On coming up with the above title for this article, it struck me that we could easily do a recurring weekly column on the topic, given the current state, confusion and volatility of the overall crypto and blockchain marketplace as of late
It is clear that the “single version of the truth” that is one of the most significant aspects of blockchain delivery simply doesn’t exist for stories and discussions on the subject. The following provides some entry-level clarity and insight to provide readers with a firm foundation of what I consider to be accurate, unbiased and correct information.
We are going to quickly cover the continuous fluctuations, ICO v. equity / venture capital; security v. utility tokens and a view of what exactly is a whitepaper for. So, in no particular order:

The Pricing Game
The following two charts are my split forecast for the cryptocurrency market as a whole.

Now, this isn’t intended completely as a joke – it is also meant to deliver a key point: the use of traditional market tools, measures and KPIs do NOT apply in the crypto space.
If traditional forecasts do track true to actual performance then it was by happenstance, not by advance knowledge: the new market cannot, at least not at this nascent stage, be forecast by either traditional or non-traditional methods. Anyone telling you otherwise about the market as a whole – not necessarily a specific token or coin – is not being forthcoming, in my view.

Security or Utility Tokens: this was the magic question…
And, in a lot of ways, it remains the question. While the US markets and SEC control are determining their views, it is probably useful to establish what should be the investors view regarding utilities v. securities, which I will take the liberty to define as
In a Stock IPO, you buy and own share equity, as an asset, with the intention of it appreciating in value in a regulated marketplace, whereas with a token offering, either security or utility, you buy and own a digital asset and receive no equity.2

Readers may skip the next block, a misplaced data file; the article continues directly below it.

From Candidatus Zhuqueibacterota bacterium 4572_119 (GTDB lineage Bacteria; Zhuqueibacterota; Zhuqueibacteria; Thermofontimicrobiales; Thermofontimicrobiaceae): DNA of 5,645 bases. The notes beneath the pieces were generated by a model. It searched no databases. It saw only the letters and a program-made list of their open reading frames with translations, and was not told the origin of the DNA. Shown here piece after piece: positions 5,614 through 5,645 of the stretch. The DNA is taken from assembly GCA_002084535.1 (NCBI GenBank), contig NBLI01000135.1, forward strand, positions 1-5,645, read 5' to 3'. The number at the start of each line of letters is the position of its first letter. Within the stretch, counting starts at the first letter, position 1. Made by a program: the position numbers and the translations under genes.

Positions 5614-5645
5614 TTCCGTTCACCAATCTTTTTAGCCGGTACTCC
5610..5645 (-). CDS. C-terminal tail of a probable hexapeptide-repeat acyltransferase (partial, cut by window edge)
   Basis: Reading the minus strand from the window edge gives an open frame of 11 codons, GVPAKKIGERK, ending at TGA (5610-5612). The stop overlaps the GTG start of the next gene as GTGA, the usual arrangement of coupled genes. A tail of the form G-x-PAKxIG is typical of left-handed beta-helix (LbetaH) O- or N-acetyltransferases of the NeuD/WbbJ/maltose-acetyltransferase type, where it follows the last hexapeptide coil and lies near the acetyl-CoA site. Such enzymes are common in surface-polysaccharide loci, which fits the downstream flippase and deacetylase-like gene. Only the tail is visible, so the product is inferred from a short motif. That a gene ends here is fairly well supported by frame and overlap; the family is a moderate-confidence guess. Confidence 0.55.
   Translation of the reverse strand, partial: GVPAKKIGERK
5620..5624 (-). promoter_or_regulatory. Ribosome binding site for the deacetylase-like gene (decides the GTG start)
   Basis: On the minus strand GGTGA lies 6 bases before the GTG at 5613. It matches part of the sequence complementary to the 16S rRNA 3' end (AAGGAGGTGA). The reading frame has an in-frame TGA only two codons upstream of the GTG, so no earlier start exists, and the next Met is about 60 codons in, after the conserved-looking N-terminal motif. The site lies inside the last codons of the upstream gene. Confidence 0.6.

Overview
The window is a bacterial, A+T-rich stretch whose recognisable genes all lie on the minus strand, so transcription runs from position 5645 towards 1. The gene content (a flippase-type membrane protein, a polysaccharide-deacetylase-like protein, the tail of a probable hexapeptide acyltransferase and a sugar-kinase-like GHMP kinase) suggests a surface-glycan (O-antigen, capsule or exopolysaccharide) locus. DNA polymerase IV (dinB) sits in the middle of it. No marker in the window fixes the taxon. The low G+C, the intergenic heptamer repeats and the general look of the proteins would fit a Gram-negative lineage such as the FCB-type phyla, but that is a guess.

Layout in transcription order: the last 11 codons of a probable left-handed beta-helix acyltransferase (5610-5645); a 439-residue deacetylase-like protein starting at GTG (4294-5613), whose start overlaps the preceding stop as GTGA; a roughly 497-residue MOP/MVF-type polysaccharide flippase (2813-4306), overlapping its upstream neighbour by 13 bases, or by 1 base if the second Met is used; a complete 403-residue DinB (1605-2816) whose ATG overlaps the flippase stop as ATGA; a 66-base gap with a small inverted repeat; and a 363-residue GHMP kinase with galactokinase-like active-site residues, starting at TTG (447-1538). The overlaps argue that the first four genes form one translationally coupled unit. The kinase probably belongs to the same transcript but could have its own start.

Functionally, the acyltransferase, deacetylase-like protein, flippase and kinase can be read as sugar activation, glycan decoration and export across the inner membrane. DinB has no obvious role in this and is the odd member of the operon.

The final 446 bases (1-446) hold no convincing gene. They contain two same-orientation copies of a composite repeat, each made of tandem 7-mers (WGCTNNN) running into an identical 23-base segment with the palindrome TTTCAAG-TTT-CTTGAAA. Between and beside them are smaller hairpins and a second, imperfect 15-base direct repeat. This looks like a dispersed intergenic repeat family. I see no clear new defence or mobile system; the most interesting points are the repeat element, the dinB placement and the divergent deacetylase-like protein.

And that is where the differences only begin.
A Utility token or coin offering, is typically less or completely unregulated by authorities whereas Security offerings are being considered, by some countries, for regulation and controls similar to national stock exchanges. The lines become even more blurred when utility tokens, designed for use as currency within a closed ecosystem, are made available on secondary exchanges. When this occurs, such tokens are, by some authorities, being considered as securities since it is market forces that are now driving the price, rather than solely their utility use.
And, as a final addition to the confusion, the SEC in America were considering that bitcoin was not a security whereas ether was, the difference being that the former didn’t actually raise investment. Their next flip, or flop, was that the nature of ether usage for the Ethereum network did suit the definition of a utility token. Which is good, but no so much since other elements of the definition of utility tokens are invalidated by elements of ether. Stay tuned: I am sure it will only get less clear as things move forward!

ICO v VC / Equity: Investment approaches
At a recent Blockchain Summit in Frankfurt, I was sitting in on a round table that I was asked to attend at the last minute (hence, I didn’t know the topic, in advance). When I realised the topic up for discussion was ‘Should I be looking for VC funding or doing an ICO?” I was, well, more than a little surprised at a table of experts naively asking what I would have thought was a rhetorical question.